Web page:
Navy Lieutenant Michael Patrick Murphy was
born and raised in Suffolk County, NY. He graduated from the Pennsylvania State University with a degree in political science and philosophy in 1998. In September 2000, “Murph” joined the Officer Candidate School in Pensacola, Florida. In January 2001, he started training for the NAVY SEALs and became a member of the SEAL Delivery Vehicle Team ONE (SDVT-1) in Pearl Harbor. In early 2005, Murphy was assigned to SEAL Delivery Vehicle Team One as officer in charge of Alpha Platoon and deployed to Afghanistan in support of Operation Enduring Freedom.
On the night of the 27th of June 2005, Murphy led a four-man reconnaissance team on a mission against Taliban Leader Ahmad Shah. Operation Red Wing was a counter-insurgent mission including Murphy, Sonar Technician 2nd Class (SEAL) Matthew G. Axelson, Gunner’s Mate 2nd Class (SEAL) Danny P. Dietz and Hospital Corpsman 2nd Class (SEAL) Marcus Luttrell.
The mission was compromised when the team was spotted by local goat herders, who presumably reported its presence and location to the Taliban.
A fierce firefight erupted between the four SEALs and a much larger enemy force of more than 50 anti-coalition militia. The enemy had the SEALs outnumbered. They also had terrain advantage. They launched a well-organized, three-sided attack on the SEALs. The firefight continued relentlessly as the overwhelming militia forced the team deeper into a ravine.
Trying to reach safety, the four men, now each wounded, began bounding down the mountain’s steep sides, making leaps of 20 to 30 feet. Approximately 45 minutes into the fight, pinned down by overwhelming forces, Dietz, the communications petty officer, sought open air to place a distress call back to the base. But before he could, he was shot in the hand, the blast shattering his thumb.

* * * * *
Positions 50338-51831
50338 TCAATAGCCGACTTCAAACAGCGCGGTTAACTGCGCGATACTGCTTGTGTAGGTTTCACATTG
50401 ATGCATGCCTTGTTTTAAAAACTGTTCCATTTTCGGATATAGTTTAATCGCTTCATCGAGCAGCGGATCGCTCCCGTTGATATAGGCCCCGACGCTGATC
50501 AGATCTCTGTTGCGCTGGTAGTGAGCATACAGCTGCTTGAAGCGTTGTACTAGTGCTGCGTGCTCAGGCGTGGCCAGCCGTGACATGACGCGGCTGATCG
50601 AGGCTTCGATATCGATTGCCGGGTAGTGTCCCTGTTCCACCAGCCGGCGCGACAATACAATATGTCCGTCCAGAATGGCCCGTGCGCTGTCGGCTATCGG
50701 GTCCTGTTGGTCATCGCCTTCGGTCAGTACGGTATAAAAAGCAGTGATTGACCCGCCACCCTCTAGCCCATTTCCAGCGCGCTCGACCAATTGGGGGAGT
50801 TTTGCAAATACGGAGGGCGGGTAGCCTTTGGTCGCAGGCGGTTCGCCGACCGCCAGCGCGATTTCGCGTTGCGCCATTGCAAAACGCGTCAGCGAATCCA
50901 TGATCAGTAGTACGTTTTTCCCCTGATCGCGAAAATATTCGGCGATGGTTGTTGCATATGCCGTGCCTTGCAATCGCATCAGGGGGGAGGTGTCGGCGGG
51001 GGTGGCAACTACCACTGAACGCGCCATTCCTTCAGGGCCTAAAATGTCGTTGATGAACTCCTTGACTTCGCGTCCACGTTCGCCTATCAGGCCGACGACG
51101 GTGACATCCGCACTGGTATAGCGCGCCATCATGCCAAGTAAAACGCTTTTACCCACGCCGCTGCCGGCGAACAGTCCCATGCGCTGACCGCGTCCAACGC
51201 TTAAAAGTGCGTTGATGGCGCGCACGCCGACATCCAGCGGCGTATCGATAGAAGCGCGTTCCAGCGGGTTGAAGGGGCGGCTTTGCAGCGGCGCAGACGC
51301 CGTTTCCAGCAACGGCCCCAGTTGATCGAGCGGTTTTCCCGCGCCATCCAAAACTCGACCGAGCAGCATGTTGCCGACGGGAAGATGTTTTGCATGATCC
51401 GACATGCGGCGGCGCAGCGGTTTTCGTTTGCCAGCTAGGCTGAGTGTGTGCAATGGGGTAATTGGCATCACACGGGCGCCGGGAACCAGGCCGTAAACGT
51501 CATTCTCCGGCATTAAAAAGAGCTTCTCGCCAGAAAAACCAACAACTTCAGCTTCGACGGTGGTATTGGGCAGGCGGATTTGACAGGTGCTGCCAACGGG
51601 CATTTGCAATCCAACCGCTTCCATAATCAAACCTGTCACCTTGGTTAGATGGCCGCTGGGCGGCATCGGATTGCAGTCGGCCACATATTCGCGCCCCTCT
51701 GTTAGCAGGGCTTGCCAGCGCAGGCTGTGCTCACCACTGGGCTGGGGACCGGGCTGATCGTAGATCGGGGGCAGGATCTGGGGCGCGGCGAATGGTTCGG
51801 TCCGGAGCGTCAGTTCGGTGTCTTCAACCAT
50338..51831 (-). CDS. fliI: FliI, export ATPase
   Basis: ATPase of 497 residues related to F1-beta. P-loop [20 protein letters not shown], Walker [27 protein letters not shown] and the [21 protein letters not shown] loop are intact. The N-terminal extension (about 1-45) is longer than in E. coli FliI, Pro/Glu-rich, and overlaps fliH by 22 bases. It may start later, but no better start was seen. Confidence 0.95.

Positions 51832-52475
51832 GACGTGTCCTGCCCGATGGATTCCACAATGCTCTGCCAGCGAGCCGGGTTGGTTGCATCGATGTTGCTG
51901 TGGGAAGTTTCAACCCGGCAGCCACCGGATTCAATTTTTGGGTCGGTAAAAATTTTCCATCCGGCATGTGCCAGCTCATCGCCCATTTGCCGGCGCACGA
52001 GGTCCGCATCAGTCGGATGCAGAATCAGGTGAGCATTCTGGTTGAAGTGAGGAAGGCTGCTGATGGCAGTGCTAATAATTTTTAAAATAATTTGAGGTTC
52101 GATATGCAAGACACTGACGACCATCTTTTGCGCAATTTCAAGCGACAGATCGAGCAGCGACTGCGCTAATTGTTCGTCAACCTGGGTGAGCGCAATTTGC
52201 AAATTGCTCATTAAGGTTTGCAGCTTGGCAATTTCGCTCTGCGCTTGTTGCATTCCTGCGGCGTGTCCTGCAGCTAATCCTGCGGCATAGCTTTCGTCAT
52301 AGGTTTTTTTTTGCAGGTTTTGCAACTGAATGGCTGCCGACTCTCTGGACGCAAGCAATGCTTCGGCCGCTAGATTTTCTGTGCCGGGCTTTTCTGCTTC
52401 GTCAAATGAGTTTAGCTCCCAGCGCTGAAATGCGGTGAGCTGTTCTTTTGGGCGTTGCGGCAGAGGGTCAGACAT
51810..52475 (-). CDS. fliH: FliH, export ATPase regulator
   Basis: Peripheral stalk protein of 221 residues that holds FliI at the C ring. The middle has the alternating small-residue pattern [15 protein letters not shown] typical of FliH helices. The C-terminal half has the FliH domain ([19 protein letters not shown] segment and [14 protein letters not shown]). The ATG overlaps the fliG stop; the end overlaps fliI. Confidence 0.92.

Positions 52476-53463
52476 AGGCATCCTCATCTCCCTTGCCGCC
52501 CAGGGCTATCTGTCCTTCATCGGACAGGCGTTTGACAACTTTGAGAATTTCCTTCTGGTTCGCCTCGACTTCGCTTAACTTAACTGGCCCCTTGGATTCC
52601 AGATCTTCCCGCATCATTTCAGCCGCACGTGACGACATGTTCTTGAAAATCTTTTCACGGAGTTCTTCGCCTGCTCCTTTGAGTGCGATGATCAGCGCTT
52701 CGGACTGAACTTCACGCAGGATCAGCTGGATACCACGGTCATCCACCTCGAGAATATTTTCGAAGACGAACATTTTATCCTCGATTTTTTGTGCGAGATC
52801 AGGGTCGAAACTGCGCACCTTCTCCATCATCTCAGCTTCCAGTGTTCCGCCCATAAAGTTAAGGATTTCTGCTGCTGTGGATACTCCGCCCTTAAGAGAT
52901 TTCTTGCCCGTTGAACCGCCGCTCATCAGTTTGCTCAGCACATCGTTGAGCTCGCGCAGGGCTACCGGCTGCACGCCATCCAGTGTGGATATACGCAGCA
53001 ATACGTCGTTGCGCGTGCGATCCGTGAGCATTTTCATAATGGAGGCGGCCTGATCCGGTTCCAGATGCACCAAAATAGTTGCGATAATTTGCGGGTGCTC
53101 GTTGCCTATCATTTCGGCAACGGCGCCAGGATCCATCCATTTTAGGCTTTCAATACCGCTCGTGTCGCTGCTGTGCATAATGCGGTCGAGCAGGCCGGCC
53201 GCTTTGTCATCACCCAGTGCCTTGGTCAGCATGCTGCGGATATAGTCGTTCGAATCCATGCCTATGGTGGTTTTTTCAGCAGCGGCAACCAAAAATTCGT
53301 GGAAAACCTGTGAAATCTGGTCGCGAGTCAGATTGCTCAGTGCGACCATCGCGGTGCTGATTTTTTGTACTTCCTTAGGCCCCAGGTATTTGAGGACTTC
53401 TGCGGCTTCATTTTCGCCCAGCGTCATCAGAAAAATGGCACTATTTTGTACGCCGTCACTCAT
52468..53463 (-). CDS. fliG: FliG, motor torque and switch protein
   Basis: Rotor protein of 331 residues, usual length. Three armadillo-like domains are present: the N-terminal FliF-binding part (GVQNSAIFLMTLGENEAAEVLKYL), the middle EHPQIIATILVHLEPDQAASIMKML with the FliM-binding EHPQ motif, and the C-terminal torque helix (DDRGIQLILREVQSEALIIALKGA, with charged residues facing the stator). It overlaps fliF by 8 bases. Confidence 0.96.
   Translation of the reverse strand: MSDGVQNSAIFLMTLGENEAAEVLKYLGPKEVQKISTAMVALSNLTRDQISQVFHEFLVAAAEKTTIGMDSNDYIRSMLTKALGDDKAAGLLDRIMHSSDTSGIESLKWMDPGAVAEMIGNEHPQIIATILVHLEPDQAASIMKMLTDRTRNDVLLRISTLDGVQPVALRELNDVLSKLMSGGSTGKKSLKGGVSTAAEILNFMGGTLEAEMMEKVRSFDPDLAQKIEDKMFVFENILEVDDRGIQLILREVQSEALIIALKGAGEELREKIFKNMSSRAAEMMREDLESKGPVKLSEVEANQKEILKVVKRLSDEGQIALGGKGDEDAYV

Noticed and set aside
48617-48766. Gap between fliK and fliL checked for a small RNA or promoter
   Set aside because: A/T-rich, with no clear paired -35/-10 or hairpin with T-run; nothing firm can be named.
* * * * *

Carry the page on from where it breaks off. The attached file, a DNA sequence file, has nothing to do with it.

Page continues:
Despite the intensity of the firefight and suffering grave gunshot wounds himself, Murphy is credited with risking his own life to save the lives of his teammates. Murphy, intent on making contact with headquarters, but realizing this would be impossible in the extreme terrain where they were fighting, unhesitatingly and with complete disregard for his own life, moved into the open, where he could gain a better position to transmit a call to get help for his men. After Murphy called for help, an MH-47 Chinook helicopter loaded with reinforcements was dispatched to rescue the team, but was shot down with an RPG, killing all 16 personnel aboard; eight SEALs and eight service members from the 160th SOAR.
Murphy, Dietz, and Axelson were killed in the action. An estimated 35 Taliban were also killed. Luttrell was the only American survivor and was eventually rescued, after several days of wandering the mountain and being protected by the people of an Afghan village. All three of Murphy’s men were awarded the Navy’s second-highest honor, the Navy Cross, for their part in the battle. Their team is the most decorated Navy SEAL team in history.